Where Niblock's down-to-earth music is definitely connected to real performers playing real instruments, the music of Richard Lainhart, performed and recorded by the composer in electronic music studios, sounds very much of ethereal spaces, of floating in the infinite. 'I'm not trying to imitate anything', Lainhart is quoted as saying in the CD booklet, in one of four articles about his music, 'My main concern in these pieces is to present sounds that have never been heard. I'm interested in making sounds that are intrinsically interesting. And beautiful on their own.'

Richard Lainhart: Ten Thousand Shades of Blue © 2001 XI Records

Lainhart's title track, Ten Thousand Shades of Blue [listen -- XI 115 CD2 track 2, 0:00-1:00] from 1985 does have beauty and purity, and was created with SoftSynth, an audio synthesis program which allows the addition of up to 128 sine waves. In other pieces he uses real instruments too -- tam tams, Japanese temple bells, voice, bowed and struck vibraphone, and besides his music, he also creates animations and videos.

The music of Philip Corner (born 1933) springs from expressiveness, indeterminacy (he uses the term 'non-compulsive indeterminacy') and humour. You could call Concerto for Housekeeper, for example, a piano-cleaning piece -- the performer concentrates on the dirty keys! The CD booklet refers to a 'tremendous sensitivity' in his playing. This is there, and there are some beautiful passages, but I find some of this music needlessly noisy and violent. At times (eg Pulse: a 'Keyboard Dance'/C Major Chord) Corner sounds minimalist, but many of the other pieces sound random and disjointed. 'Perfect' (on the strings) [listen -- XI 125 track 9, 4:21-5:21], a fascinating and slightly Nancarrow-like collection of the sounds of balls and round-bottomed objects wobbling amongst the piano strings, stretches my ears more than Corner's other music.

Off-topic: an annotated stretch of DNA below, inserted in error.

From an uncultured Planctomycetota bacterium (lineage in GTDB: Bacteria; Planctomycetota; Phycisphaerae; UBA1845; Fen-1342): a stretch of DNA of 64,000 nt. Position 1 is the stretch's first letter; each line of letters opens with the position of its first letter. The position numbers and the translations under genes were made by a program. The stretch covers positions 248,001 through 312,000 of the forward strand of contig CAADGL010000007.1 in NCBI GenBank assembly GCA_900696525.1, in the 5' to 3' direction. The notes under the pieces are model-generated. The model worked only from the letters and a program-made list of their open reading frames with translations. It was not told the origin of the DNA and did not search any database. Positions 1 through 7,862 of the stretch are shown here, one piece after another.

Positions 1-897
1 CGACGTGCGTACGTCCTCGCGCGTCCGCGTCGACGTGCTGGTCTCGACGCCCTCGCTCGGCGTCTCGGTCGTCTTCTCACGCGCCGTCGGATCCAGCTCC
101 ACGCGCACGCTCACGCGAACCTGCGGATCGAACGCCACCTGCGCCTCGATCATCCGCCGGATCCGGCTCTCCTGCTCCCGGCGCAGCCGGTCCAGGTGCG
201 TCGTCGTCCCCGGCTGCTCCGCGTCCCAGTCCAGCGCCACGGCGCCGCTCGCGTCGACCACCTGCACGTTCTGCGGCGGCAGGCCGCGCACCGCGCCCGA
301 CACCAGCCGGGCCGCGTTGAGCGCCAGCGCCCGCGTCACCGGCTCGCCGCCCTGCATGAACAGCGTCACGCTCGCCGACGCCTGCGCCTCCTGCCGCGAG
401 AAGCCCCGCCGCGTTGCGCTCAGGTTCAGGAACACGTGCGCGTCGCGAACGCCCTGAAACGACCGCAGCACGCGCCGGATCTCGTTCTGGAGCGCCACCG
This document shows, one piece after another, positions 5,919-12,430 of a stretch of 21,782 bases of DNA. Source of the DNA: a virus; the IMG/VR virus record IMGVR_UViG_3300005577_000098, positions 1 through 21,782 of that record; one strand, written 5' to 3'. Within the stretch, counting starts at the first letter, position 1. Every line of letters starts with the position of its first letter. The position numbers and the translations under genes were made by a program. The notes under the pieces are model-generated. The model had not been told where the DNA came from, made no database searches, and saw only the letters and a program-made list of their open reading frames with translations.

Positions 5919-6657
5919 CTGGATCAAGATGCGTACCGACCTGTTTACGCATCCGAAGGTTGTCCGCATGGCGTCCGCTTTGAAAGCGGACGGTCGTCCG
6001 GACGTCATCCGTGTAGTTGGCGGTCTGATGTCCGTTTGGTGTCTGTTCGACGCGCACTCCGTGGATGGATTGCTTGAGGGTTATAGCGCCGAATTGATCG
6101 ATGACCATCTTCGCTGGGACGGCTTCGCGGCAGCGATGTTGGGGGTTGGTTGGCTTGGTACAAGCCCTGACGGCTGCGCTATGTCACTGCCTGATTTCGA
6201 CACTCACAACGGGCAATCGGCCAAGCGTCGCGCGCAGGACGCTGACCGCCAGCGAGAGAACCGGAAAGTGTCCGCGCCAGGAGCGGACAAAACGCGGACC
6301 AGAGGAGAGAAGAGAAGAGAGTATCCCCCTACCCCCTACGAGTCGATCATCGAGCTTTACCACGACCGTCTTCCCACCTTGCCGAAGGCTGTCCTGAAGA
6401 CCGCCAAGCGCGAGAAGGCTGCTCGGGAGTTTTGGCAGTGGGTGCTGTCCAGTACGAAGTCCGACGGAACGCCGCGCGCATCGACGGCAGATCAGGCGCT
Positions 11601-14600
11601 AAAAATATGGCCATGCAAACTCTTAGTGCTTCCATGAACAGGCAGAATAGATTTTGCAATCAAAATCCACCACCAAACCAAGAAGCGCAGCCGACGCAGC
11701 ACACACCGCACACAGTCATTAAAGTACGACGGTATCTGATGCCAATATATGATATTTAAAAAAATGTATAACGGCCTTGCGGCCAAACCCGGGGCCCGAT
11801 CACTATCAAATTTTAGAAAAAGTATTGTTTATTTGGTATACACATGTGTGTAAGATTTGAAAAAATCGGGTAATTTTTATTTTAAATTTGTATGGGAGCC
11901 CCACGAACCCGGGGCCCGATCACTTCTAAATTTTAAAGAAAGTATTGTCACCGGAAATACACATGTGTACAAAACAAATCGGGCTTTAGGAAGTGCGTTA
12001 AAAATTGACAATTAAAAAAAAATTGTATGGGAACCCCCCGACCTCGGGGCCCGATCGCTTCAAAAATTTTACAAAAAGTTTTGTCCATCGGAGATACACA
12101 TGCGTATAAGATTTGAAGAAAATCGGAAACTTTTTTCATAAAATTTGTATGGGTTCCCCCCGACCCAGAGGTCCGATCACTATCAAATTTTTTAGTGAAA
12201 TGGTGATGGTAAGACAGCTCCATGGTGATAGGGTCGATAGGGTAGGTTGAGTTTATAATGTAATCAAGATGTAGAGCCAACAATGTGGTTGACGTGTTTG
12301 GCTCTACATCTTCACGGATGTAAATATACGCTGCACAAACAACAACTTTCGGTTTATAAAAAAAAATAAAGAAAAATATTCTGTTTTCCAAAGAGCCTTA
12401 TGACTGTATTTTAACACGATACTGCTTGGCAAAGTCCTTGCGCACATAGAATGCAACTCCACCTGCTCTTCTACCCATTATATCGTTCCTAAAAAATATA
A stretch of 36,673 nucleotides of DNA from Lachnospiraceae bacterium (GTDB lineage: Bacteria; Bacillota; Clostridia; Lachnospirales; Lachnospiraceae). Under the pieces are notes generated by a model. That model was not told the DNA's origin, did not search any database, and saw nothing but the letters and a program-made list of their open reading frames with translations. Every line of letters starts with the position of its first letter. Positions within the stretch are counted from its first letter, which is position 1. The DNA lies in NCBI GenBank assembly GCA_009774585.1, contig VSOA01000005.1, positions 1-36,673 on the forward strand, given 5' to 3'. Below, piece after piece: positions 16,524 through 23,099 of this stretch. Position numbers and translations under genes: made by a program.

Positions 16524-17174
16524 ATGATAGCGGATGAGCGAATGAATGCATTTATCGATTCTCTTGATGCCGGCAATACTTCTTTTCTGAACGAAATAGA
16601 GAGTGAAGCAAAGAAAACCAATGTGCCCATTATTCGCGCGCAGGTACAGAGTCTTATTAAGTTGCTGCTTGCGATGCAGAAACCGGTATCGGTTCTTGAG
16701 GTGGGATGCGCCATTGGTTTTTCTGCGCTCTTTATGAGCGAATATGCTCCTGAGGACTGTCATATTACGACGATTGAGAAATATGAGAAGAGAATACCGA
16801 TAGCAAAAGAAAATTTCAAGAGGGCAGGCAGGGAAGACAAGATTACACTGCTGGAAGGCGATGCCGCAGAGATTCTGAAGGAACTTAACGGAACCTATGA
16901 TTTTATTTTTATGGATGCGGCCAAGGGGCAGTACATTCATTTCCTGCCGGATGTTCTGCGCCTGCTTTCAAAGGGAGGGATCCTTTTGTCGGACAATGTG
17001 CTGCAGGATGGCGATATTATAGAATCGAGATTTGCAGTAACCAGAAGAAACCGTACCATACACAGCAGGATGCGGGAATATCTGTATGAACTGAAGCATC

40 Years and One - Philip Corner Plays the Piano © 2000 XI Records

We're journeying in the psychological borderlands of music with XI Records, and what you bring with you in your head and your heart, as well as how you listen, may affect your perception of these experimental sounds.